Church of England parish church
Fawley shown within Berkshire
|Area||8.78 km2 (3.39 sq mi)|
|Population||165 (2011 census)|
|– density||19/km2 (49/sq mi)|
|OS grid reference|
|Unitary authority||West Berkshire|
|Sovereign state||United Kingdom|
|EU Parliament||South East England|
Fawley is a village and civil parish in West Berkshire, England. The hub of the village is centred 3.5 miles (5.6 km) east of Lambourn and has a sub-community within its bounds, Little or South Fawley. It includes a depopulated small hill settlement of Whatcombe.
Fawley was the poor and depressed home of author Thomas Hardy's maternal grandmother — the main character in Jude the Obscure, stonemason Jude Fawley, lived in a fictional village Marygreen, and a relative, one of his biographers, links the memories of this woman to the book's bleak start.
The area is wholly on part of the escarpment of the tallest uplands in the county which cross into South-West Oxfordshire, the Berkshire or Lambourn Downs. The nucleus of the village is "Great Fawley" or "North Fawley" with the other settled place being South Fawley or Little Fawley, in the parish, 0.6 miles (1.0 km) further south. The Ridgeway, an 87-mile path, passes in the neighbouring parish to the north. In the south of the parish is a slight peak of the downs, where there is accordingly a trig point (triangulation station) to measure the surrounding landscape. Most of the land to the west including Lambourn has only north-south public roads with the land which is made up with high fields, commons and small woods in between accessible by bridleways and footpaths.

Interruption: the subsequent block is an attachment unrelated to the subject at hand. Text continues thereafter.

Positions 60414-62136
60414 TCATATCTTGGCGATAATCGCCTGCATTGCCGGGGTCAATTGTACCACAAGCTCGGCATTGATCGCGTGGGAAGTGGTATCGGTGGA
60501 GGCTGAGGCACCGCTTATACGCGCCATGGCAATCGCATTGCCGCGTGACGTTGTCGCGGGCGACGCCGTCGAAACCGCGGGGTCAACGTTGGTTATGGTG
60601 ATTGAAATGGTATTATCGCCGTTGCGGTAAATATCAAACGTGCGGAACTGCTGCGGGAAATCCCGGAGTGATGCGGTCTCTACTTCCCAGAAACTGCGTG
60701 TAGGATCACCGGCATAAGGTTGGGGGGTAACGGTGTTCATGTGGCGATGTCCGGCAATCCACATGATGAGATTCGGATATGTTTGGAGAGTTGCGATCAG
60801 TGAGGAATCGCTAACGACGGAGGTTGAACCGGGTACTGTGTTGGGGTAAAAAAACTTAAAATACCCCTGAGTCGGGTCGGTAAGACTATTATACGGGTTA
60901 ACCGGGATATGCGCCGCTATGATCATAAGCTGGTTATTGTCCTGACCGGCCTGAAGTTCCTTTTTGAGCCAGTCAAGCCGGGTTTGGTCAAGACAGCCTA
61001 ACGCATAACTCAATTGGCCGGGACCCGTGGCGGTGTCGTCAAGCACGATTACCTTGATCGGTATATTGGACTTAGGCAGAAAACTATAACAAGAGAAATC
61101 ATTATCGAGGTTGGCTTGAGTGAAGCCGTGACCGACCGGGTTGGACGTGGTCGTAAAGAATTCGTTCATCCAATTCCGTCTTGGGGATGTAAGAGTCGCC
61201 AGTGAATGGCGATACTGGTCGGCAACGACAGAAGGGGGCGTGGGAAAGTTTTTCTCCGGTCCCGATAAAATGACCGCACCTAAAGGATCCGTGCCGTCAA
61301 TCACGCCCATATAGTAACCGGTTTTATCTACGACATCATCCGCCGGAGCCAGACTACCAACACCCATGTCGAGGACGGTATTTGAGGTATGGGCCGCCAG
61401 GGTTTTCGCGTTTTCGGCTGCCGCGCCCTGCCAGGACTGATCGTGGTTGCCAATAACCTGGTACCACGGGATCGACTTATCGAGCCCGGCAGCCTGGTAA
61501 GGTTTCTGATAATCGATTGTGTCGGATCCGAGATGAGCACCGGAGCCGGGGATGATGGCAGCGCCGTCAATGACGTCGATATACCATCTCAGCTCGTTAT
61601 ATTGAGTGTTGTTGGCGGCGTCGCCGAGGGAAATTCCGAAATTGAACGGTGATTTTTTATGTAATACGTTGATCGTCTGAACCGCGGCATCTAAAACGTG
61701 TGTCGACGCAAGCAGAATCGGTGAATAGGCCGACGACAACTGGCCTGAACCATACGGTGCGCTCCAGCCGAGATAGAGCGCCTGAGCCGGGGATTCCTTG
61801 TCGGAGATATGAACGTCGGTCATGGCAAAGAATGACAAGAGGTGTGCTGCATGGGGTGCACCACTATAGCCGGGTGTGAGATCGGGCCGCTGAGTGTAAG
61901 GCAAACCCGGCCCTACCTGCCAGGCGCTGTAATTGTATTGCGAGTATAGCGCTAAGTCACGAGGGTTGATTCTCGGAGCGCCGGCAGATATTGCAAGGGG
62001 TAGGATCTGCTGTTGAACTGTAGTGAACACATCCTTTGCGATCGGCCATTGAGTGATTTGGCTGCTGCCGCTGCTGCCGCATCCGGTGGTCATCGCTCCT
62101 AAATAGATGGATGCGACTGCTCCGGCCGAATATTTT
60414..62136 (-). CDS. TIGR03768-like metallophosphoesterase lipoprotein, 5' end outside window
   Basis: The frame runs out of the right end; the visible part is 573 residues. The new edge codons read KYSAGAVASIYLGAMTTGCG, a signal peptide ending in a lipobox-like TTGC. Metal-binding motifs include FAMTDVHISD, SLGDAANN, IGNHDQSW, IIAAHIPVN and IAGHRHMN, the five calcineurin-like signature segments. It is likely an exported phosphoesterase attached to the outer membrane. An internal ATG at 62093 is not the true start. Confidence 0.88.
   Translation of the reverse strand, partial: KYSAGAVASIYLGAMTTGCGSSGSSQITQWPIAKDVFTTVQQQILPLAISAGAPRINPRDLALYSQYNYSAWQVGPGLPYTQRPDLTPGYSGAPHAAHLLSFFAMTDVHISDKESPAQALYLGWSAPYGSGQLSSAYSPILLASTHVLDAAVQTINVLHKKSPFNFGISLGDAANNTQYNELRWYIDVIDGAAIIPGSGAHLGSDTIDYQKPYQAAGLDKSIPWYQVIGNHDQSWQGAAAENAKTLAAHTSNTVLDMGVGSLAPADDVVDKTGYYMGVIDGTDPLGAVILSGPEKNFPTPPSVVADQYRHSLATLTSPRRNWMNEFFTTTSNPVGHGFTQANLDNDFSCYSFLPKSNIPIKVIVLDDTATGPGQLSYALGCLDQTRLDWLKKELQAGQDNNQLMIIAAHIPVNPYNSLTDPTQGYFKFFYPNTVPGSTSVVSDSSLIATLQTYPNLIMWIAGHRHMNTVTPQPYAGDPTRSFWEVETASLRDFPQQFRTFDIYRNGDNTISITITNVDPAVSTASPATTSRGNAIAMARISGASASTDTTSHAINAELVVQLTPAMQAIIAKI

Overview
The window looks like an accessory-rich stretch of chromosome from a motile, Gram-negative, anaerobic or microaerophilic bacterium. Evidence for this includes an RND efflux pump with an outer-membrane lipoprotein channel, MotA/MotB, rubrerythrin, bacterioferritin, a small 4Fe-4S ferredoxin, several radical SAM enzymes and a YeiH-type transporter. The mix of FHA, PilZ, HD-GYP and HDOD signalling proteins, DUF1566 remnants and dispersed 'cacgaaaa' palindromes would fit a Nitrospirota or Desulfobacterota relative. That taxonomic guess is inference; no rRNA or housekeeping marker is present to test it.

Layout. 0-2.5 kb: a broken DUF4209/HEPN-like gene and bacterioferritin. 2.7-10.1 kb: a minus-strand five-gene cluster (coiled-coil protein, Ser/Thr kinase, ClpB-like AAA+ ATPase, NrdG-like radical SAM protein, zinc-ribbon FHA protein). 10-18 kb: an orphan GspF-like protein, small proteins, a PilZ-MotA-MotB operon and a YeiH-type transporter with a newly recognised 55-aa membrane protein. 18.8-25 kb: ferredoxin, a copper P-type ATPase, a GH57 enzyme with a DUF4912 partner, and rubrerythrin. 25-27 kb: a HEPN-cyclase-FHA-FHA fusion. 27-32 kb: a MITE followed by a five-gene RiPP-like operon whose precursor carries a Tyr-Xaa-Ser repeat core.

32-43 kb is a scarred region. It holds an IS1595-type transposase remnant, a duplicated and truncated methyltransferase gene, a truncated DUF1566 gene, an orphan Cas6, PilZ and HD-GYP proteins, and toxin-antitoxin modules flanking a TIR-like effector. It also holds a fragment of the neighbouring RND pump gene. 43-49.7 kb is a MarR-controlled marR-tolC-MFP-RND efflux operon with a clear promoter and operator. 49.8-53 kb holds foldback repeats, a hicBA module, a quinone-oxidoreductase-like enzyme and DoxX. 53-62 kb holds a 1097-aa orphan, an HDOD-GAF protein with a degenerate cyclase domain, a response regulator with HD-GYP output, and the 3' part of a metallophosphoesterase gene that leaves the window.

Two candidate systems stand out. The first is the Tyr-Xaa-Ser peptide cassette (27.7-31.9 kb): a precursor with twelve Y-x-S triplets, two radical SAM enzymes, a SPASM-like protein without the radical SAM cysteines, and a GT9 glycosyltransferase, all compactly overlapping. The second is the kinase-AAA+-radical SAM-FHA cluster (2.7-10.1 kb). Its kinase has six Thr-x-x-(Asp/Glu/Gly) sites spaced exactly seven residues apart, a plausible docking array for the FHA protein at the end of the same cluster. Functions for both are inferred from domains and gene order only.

Some Roman graves were discovered in April 1883 on a hill between North and South Fawley.
The area formerly contained a rural area known as the liberty of Whatcombe. This briefly in medieval records appeared as an ecclesiastical parish of its own and to have had a church in the time of Henry II who confirmed its appropriation to Hurley Priory.